H st NW Wal-Mart closes

On the 31st of March, the Wal-Mart on H st NW in DC closed their doors, part of a series of store closings by this infamous chain. No reason was given for closing the DC store, but Wal-Mart credited shoplifters with forcing them to pull all the way out of Portland, WA. Wal-Mart never succeeded in forcing the nearby Giant Food at 3ed and H st NE to close. Years ago, any Wal-Mart that did not "Capture 100%" of nearby retail was deemed a failure and targetted for closing.

Wal-Mart's original efforts to enter DC were aggressively resisted, as they originally intended to pay workers only $10 an hour while Giant and Safeway (UFCW representing workers) were paying $14 an hour. The original landlord for the Ga Ave location had to move after receiving two residential protests. The stores across the street from the Ga Ave Wal-Mart suceeded in forcing the DC government to give them back their street parking, originally taken away in favor of Wal-Mart traffic.

Above all, it was Wal-Mart's entry in DC that led to the passage of legislation greatly increasing DC's minimum wage.. This is now over $16 an hour(excluding tipped workers who still get very little guaranteed pay), more than 1 1/2 times the amount in nominal dollars Wal-Mart was trying to shaft workers into taking back in 2010. Inflation has probably eaten all of the difference between this and the roughly $14 an hour Giant and Safeway employees got in 2010.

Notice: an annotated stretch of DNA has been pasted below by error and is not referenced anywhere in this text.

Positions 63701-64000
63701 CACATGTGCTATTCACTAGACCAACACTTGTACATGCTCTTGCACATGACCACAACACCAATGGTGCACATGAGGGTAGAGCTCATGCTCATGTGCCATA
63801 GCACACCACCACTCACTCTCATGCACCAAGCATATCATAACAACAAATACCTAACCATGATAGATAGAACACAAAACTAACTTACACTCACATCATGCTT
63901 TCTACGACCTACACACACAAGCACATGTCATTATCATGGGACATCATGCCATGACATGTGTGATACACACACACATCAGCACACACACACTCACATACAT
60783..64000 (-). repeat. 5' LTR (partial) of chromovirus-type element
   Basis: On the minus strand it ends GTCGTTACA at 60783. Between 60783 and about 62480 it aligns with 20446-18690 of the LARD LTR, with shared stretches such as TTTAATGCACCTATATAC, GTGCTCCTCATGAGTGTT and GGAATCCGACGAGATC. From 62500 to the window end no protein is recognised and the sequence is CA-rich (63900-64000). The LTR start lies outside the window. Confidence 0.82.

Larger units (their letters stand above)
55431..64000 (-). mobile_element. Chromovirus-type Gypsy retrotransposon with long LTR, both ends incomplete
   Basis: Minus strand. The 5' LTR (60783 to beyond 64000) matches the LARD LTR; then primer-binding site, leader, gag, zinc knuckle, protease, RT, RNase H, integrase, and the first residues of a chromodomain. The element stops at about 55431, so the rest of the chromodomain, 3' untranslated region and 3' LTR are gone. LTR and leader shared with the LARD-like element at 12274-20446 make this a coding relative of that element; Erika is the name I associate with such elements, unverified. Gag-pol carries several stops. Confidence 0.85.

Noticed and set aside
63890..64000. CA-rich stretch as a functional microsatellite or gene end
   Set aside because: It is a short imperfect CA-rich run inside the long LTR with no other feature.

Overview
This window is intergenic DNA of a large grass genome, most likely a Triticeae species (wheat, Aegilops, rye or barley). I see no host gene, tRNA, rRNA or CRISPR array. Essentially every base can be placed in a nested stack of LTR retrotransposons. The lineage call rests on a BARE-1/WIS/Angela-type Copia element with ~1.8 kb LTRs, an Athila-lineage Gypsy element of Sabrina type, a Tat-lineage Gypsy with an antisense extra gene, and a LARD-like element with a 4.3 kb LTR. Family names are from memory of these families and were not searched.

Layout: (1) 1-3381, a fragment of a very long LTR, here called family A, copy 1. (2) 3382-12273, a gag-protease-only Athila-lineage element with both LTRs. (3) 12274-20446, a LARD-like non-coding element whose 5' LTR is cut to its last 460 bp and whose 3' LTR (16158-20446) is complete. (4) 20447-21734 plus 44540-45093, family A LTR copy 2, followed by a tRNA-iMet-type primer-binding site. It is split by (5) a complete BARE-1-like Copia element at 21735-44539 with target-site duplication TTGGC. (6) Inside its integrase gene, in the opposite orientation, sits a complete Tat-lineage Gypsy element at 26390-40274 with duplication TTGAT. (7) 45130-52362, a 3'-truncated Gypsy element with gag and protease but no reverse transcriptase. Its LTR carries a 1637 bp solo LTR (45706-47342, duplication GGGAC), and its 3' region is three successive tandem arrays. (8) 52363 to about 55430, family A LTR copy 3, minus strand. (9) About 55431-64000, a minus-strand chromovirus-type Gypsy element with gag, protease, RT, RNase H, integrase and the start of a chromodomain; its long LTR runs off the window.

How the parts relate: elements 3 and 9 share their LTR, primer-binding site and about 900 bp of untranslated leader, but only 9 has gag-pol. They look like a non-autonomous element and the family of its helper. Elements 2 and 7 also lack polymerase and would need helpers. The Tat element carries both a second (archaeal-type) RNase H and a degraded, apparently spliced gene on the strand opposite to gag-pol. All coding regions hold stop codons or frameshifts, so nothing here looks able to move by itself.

Wal-Mart in DC did not succeed in creating a retail deserts excluding themselves near their DC locations. In the past, smaller towns like Fayettsville, North Carolina became "Wal-Mart nuked" when Wal-Mart opened and nearly all smaller chains and independent stores closed. DC was simply too big for this strategy to function.

As of now, the role Wal-Mart used to occupy in destroying smaller chains and independent stores has largely been taken over by Amazon, and Wal-Mart themselves ironically could find themselves sharing whatever fate Amazon has in store for Giant and Safeway. Of course, lower income shoppers at Wal-Mart are those least likely to have the bank accounts and credit cards necessary to shop at Amazon or any other online "retailer."


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